New Federal Administration Transition Update - What Visual Arts Educators Should Know Moving Forward
With the inauguration of President Donald S. Trump and the appointment of U.S. Secretary of Education Elizabeth P. ‘Betsy’ DeVos on February 7, there are many questions about the impact of new leadership and their priorities for both education and the arts at the federal, state, and local levels. NAEA recognizes that as educators and leaders it is important that we remain vigilant in knowing as much as possible about what changes might occur, when changes might go into effect, and how to best share our ideas and concerns so that our voices are represented and heard throughout the process.
NAEA’s collective Vision is for students of all ages to benefit from comprehensive, balanced, and sequential learning in the visual arts, led and taught by qualified teachers who are certified in art education. This Vision can only be realized if there is access to the arts in their schools, communities, and throughout their lives in keeping with NAEA’s Mission of advancing visual arts education to fulfill human potential and promote global understanding.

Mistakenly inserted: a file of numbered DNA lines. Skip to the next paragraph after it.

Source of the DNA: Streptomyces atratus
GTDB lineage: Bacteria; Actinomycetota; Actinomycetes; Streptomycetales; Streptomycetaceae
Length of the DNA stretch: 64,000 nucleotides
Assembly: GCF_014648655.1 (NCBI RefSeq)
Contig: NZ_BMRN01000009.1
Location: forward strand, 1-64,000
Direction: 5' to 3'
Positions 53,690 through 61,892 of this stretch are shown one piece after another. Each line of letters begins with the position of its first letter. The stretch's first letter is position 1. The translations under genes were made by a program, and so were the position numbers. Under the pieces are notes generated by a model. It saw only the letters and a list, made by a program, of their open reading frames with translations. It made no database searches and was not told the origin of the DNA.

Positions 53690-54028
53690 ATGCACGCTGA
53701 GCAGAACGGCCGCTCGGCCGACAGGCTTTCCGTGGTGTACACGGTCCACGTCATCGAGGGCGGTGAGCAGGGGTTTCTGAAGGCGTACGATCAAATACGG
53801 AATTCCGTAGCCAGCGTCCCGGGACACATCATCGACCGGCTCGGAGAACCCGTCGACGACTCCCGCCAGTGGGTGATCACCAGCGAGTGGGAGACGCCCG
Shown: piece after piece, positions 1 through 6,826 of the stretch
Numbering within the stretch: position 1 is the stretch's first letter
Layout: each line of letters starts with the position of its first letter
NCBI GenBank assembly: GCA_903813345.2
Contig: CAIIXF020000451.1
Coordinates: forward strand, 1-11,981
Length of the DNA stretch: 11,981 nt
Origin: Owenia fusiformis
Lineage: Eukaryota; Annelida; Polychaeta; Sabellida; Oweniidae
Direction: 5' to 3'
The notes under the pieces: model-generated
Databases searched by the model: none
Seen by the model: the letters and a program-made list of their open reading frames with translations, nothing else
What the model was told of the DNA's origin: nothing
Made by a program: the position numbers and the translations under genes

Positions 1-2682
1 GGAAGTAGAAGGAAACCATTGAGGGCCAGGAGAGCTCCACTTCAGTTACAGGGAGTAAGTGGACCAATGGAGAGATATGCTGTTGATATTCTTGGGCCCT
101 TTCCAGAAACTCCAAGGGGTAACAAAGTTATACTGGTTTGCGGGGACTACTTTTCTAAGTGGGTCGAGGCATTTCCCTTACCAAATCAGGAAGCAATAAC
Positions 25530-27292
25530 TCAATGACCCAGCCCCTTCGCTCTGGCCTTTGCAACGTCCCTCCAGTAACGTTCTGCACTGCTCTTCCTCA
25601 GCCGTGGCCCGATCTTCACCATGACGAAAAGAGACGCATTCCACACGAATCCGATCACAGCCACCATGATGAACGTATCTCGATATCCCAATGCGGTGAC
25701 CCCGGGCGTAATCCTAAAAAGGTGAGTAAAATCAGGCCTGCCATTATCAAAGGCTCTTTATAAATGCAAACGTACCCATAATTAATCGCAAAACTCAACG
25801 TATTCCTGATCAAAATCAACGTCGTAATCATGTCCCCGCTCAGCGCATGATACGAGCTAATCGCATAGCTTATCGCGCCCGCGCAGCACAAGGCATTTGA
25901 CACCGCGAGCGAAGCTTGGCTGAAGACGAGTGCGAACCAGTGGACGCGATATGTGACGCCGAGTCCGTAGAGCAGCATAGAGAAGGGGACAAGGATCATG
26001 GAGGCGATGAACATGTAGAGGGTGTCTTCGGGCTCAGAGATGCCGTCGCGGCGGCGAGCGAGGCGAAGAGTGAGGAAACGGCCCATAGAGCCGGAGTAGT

Three primary areas of knowledge and Information -
1. ESSA Implementation – Policy
ESSA, the Every Student Succeeds Act, will be implemented beginning with the 2017-2018 school year. The U.S. Department of Education, State Departments of Education, school districts and schools continue to make plans for implementing ESSA.There are no immediate changes to that timetable as ESSA implementation is the law.
On Friday, February 10, Secretary DeVos issued a letter to State Commissioners of Education regarding the development of ESSA state plan (To see DeVos’ letter to the Chiefs, go here. Politico By Caitlin Emma 02/10/2017 04:01 PM EDT
Education Secretary Betsy DeVos said today in a letter to states that she's sticking with the April and September deadlines for states to hand in their plans under the Every Student Succeeds Act.
"I am writing today to assure you that I fully intend to implement and enforce the statutory requirements of the ESSA," DeVos said in the letter, which was obtained by POLITICO. "One of my main priorities as secretary is to ensure that states and local school districts have clarity during the early implementation of the law."
President Donald Trump delayed the Obama administration's accountability regulations under the law for 60 days and Republicans in Congress are working to overturn the rules. Chris Minnich, executive director of the Council of Chief State School Officers, recently told DeVos that if Congress overturns the regulations then states will need clarity quickly.